The real story behind that terrible half-court shot you laughed at

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Anybody who's ever been on a half-empty basketball court has hurled up a half-court while the announcer in their head intones, "This is for a million dollars ... " Maybe the ball hits the rim, maybe the backboard, but no matter what, we'd like to believe we'd do better than this:

That's a fellow named Scott Park at halftime of the Notre Dame-Duke semifinal ACC Tournament game, and he really did have a chance to win a million dollars. He came up way, way, WAY short, and oh, did the Internet laugh.

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Guess what? We should all be ashamed of ourselves.

The Sporting News brings us the story of Mr. Park, who had no illusions that he'd be able to hit the shot. He's just happy to be around to even attempt it.

Park, now 56, underwent open-heart surgery in 2007. Shortly afterward, his body began breaking down; five organs shut down. The prognosis was so dire that doctors prepared his wife Ellen to say goodbye to him. Park was suffering from Catastrophic Antiphospholipid Syndrome, or CAPS, a blood disorder so rare that only 400 people have ever had the disease.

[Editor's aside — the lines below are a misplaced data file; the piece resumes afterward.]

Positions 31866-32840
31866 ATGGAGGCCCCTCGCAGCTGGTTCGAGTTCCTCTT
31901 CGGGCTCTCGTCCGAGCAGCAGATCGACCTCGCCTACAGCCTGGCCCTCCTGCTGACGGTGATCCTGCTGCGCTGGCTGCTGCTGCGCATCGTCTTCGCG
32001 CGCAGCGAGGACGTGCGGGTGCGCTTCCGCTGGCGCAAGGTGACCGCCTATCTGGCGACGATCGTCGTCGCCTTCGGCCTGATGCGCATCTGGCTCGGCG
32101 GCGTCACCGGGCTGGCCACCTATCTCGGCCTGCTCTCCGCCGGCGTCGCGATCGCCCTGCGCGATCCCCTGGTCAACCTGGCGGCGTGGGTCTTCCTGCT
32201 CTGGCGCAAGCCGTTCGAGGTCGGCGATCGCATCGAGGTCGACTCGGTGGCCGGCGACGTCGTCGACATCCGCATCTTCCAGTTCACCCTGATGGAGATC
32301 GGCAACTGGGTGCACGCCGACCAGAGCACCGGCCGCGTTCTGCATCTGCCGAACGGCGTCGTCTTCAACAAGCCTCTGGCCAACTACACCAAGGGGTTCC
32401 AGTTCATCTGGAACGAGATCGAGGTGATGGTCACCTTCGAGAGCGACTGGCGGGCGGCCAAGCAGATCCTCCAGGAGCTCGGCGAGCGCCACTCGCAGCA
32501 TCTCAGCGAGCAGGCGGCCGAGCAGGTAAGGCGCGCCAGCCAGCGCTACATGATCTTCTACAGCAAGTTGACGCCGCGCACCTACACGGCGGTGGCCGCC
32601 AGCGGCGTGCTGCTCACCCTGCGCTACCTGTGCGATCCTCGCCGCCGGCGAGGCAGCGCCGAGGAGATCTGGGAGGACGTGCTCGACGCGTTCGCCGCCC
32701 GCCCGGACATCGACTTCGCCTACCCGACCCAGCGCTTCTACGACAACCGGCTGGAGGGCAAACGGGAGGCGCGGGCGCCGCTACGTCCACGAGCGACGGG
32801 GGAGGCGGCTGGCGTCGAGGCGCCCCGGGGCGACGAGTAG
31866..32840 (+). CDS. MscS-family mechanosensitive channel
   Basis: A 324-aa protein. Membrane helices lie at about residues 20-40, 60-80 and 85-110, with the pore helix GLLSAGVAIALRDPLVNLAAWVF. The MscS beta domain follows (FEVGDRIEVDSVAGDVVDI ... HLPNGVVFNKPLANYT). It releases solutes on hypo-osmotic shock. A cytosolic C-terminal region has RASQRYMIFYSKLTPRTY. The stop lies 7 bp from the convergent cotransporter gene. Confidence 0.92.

But Park, if you'll pardon the clumsy sports metaphor, scored on a long shot far more difficult than a half-court heave. He became the first person ever to get an organ transplant while suffering from CAPS. He now takes nearly 40 pills a day, but has suffered no further complications aside from a bit of obvious weakness.

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As for the viral nature of the video? Park's just fine with that too. “I don’t have any problem with it being out there,” he said. “I would probably want to see it myself, like any of us would. I pretty much knew it wasn’t going in. Unless God intervened and put wings on the ball, I was only going to get it part way.”

Check out the full article here.

Jay Busbee is a writer for Yahoo Sports. Contact him at or find him on Twitter.

And keep up with Jay over on Facebook, too.